Image by ijmaki from Pixabay
Often, we can’t remember where we read that great article/post/quote and it can be frustrating trying to find it. Even if we’re sure what site it was on, site search boxes don’t always work well. Here are some helps:
Use your browser’s search box to find an article or post.
Let’s say I remember a piece about not having time to write. I think the title had something like “so little time” in it and I think it is on the Institute for Writer’s site: In the search box on my browser, I type what I’m looking for followed by site: and the site url. So for my example, it would look like this: so little time site:instituteforwriters.com. The third entry pops up with “Time to Write” and when I read the blurb, it’s exactly what I’m looking for. (I was using Firefox and searching with Google. I got the same result with Safari.)
But what if I didn’t remember where I saw it? I’d still use the browser search box, but I might try different search combinations. Typing in finding time to write gave me lots of good resources, but it was mostly about writing for adults. Although that applies I know it was on a children’s writing site. So, this time I try finding time to write children’s literature and I find lots of sites related to kidlit. I still did not find the exact piece I’d seen before. Even if I remembered the exact title, unless it is very unique, it’s not likely I’ll find it by a straight browser search.
However, what if I know I only read info on a couple sites? Then I can add a capital OR in between sites, like this: so little time site:instituteforwriters.com OR site:site2. I didn’t find this very effective as my second site didn’t show on the first or second page and I usually don’t look farther than that.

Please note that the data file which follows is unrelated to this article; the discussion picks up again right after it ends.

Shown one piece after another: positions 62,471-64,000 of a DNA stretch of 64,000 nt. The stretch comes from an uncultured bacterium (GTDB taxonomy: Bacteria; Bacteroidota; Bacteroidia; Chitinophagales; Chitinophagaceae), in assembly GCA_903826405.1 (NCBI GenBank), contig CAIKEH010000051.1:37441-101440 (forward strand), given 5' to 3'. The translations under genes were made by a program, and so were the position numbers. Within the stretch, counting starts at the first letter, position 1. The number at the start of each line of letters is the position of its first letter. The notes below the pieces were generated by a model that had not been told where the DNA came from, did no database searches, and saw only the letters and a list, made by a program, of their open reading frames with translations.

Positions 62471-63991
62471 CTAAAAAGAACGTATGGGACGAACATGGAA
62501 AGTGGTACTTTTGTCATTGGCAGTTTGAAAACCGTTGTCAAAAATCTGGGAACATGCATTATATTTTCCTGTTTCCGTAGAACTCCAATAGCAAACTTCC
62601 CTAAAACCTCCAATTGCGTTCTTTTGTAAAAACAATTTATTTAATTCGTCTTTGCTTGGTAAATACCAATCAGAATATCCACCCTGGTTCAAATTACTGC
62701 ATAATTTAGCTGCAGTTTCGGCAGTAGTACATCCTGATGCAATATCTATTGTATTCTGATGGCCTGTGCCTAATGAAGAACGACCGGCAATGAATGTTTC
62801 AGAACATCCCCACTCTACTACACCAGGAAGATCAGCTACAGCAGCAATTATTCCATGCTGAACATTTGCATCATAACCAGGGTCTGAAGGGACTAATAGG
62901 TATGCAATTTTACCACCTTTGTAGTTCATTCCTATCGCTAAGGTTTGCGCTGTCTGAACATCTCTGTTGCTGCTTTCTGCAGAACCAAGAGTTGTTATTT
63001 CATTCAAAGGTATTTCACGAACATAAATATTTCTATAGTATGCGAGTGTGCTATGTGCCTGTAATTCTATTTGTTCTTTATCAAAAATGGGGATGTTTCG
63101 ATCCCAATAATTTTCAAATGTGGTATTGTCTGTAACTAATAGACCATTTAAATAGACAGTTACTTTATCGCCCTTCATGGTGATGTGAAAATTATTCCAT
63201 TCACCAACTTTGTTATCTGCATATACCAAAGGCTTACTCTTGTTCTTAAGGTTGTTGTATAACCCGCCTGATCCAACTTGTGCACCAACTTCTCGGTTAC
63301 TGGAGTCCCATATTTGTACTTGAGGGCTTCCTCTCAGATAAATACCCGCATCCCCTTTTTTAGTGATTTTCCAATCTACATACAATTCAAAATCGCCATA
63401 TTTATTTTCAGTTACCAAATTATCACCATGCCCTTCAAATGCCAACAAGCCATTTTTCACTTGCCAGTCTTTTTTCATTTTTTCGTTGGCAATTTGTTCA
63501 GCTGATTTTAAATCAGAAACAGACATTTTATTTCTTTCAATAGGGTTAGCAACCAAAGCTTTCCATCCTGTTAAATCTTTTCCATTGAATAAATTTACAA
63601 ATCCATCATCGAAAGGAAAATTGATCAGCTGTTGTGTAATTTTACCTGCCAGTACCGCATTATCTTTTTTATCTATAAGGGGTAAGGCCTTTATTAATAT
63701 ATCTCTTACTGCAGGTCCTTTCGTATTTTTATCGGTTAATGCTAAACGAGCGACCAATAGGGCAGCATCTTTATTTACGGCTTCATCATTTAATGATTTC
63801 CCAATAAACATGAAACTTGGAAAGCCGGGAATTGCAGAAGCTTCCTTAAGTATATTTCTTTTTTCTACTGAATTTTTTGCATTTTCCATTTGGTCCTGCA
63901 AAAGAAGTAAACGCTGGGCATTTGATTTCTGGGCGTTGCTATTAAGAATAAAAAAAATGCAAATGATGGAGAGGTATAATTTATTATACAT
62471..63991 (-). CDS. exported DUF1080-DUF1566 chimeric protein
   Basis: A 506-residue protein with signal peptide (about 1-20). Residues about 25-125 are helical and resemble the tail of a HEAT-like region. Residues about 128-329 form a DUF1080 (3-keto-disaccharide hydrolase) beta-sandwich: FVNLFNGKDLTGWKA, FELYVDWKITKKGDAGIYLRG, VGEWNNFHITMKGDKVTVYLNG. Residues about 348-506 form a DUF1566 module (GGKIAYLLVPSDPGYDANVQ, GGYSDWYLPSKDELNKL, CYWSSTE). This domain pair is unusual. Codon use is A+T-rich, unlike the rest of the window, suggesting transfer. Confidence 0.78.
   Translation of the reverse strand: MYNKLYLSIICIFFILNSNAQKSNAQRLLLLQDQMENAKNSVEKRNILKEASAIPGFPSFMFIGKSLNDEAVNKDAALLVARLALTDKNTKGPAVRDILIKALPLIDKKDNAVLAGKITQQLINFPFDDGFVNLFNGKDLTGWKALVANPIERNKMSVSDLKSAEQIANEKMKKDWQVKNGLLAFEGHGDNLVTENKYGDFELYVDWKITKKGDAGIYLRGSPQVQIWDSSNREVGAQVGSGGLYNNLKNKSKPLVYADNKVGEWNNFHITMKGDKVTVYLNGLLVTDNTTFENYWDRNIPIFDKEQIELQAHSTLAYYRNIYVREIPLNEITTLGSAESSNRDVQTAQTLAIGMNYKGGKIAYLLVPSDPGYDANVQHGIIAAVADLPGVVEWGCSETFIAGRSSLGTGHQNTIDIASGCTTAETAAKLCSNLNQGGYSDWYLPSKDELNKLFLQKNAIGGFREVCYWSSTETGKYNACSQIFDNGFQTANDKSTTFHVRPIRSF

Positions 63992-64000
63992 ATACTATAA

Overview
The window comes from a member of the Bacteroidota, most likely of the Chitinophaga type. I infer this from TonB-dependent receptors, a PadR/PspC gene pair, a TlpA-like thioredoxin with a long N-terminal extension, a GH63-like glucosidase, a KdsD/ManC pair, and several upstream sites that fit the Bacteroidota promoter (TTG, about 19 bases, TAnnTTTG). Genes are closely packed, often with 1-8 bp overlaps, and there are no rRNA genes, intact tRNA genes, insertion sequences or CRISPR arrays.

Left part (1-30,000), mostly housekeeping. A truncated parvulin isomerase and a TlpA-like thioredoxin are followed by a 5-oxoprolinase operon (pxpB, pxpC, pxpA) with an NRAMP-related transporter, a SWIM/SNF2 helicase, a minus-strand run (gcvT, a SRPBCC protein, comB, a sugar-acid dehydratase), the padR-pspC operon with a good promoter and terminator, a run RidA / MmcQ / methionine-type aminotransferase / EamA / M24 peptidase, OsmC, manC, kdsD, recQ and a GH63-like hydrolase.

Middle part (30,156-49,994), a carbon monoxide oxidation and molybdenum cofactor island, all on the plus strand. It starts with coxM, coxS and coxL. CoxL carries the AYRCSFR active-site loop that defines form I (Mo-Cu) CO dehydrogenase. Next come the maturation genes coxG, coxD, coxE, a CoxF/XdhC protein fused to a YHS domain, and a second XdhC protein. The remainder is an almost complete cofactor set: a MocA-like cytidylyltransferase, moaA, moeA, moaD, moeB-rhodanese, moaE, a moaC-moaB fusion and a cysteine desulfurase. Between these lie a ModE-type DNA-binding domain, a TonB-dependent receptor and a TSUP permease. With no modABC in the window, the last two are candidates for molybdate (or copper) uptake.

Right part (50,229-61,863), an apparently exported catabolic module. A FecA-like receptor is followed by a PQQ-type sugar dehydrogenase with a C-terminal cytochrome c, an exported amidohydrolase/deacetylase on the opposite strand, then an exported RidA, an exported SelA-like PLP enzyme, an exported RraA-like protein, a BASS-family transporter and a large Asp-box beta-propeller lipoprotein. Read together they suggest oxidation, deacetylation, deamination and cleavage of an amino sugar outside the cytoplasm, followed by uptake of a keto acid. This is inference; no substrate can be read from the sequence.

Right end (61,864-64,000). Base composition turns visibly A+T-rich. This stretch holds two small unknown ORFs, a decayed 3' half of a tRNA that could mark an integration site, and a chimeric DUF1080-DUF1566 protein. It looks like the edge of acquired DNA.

Let’s try again with something else. I read a great blog post on theme and subplots. Fortunately, I saved the url by emailing it to myself because I knew I’d need to reread it several times. But if I hadn’t, let’s see what I get by putting theme subplots in a browser. (Note I left out the meaningless and.) Nothing looked like what I wanted until the bottom of the page where I found a post with similar content. Win!
whats-a-b-story-and-why-that-love-triangle-doesnt-cut-it When I used more of what was in the original title: theme subplots supporting characters, the post was the third entry down.
So obviously it works best if you know where you saw it and/or know the exact title.
Searching for quotes using your browser.
If I read this quote “Conflict is the engine that drives plot forward. You should be creating tension on the page at all times, no matter what else is going on.” by Mary Kole and only remember part of it, I search for that part. Searching for conflict is the engine, the quote I’m looking for doesn’t come up on the page. If I put it in quotes, I get more writing related ones, but still not the right one. If I add her name, however, the first entry is correct whether I use quotes or not. Here’s the article that quote came from: “Writing Tension Instead of Teasing.”
What about searching Facebook?
Searching your feed is difficult. But what if you think the discussion you’re looking for was in a specific group. That’s doable. Go to your group on Facebook (you must be logged in to see private groups). On the left there’s a “search this group” box. (Note: this is not the search box at the top of your screen!) I find “search this group” works well. If you’re not sure which group a discussion was in, try another group. Obviously, if you belong to a lot of groups this could get tedious.
I hope my examples help you.
But note to self: if I really want to remember something, copy details into a file and put it where I’ll find it!
Where Did I Read That?
Image by ijmaki from Pixabay